John Ford’s The Grapes of Wrath is one of classic Hollywood’s most impressive and important films. Based on John Steinbeck’s 1939 novel, a morally emotional work filled with both rage and empathy; it won both the National Book Award and a Pulitzer. One year after the book’s publication came Ford’s masterpiece.
TCM is broadcasting the film on Friday (February 10th) at 8PM (Eastern).
Down below is an excerpt from my e-book, Lessons in the Dark, where you can read more about The Grapes of Wrath classic films. Available at Amazon.
For most of us today, the Great Depression of the 1930’s is something we may have read about in our history books. For anyone still alive during the depression experiencing it was something that would never be forgotten. If these depression era folks shared their memories and they lived in a big city like New York or Seattle, they may talk about Hooverville. There were many Hooverville’s in many cities across the country. If they lived in more rural areas like Oklahoma, they would talk to you about the dustbowl that ruined the farmland and the mortgage companies and banks that foreclosed on their land.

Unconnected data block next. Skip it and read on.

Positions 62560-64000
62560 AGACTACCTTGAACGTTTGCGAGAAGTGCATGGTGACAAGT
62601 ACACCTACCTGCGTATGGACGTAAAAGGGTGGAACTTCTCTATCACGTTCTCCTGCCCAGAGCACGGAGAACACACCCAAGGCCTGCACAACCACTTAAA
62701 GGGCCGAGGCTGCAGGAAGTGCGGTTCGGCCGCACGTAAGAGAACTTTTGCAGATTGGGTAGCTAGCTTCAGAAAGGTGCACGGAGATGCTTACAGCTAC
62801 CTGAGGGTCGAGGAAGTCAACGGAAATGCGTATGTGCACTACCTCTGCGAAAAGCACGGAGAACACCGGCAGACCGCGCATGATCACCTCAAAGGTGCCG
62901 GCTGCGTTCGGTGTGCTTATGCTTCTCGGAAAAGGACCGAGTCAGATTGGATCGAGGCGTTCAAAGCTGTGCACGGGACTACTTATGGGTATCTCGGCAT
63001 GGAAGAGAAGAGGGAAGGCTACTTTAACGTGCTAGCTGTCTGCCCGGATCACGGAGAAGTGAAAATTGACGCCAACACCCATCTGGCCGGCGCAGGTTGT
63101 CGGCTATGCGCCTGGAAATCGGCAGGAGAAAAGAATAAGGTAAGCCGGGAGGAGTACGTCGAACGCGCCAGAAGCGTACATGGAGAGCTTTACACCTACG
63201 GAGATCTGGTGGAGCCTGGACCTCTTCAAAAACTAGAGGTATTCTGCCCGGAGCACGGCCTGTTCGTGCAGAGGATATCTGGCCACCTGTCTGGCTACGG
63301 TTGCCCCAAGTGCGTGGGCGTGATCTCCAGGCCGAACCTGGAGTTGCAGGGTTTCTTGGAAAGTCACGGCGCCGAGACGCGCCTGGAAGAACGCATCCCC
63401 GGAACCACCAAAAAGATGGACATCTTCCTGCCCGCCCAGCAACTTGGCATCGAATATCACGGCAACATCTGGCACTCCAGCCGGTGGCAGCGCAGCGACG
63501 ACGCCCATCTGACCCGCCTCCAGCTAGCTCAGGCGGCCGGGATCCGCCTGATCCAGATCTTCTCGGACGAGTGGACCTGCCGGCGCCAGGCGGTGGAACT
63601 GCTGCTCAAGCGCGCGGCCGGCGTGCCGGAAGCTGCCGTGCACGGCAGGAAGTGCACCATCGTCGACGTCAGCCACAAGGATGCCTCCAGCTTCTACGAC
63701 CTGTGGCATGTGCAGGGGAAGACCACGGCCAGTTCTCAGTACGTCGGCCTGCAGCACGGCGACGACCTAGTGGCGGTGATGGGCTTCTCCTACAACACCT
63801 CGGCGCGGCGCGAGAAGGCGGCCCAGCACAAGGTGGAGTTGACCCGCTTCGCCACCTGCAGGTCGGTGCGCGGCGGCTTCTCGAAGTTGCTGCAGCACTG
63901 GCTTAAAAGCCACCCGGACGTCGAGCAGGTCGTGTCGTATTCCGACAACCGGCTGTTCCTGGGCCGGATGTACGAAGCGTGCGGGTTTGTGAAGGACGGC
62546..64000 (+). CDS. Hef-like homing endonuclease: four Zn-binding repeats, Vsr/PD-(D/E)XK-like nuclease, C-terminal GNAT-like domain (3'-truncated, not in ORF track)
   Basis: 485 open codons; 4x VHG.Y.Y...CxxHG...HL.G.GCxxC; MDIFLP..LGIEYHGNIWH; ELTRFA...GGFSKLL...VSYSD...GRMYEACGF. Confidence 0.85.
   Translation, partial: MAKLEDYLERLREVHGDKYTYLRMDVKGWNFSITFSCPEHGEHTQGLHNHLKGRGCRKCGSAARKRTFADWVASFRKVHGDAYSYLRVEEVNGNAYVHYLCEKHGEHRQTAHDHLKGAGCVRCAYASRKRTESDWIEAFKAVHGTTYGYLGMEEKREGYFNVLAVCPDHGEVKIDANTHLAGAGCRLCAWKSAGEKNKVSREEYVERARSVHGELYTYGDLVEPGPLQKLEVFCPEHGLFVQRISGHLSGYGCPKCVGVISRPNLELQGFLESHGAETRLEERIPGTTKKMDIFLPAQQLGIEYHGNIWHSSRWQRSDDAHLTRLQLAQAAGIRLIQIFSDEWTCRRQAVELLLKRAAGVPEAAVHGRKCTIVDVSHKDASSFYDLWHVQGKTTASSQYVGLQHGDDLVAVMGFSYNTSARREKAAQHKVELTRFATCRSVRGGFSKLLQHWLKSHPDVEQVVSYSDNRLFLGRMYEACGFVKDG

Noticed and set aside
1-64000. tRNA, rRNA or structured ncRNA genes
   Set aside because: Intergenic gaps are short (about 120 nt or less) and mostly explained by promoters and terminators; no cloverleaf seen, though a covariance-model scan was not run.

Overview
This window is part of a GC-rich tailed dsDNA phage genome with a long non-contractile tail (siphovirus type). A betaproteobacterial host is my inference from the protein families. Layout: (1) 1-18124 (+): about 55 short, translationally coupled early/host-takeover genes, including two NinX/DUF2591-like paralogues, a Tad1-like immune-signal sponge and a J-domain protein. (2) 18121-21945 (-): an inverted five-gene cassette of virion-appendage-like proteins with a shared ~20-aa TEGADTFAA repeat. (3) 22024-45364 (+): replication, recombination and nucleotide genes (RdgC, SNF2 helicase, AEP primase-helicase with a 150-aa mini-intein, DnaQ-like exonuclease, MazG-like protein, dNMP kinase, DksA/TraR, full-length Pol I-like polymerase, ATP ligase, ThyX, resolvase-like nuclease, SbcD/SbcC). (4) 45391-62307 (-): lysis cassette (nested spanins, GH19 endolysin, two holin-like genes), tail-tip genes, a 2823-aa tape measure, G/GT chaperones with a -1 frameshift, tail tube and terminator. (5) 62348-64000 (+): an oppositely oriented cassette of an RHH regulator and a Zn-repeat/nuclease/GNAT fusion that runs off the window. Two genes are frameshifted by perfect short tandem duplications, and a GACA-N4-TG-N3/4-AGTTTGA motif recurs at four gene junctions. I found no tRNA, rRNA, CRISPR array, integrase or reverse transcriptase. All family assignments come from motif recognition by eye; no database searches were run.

John Ford’s The Grapes of Wrath is arguably the most famous film about the depression, and was one of the first films selected to be in the National Film Registry. Based on John Steinbeck’s classic novel, the film follows the Joad family from the dustbowl of Oklahoma as they journey to what they hope is a better life in California. Few other films capture the gloom, the harshness, the misery of proud people remaining strong in the face of economic destruction like Ford’s masterpiece. William Wellman’s Wild Boys of the Road (1933) and King Vidor’s Our Daily Bread (1934) are strong competitors.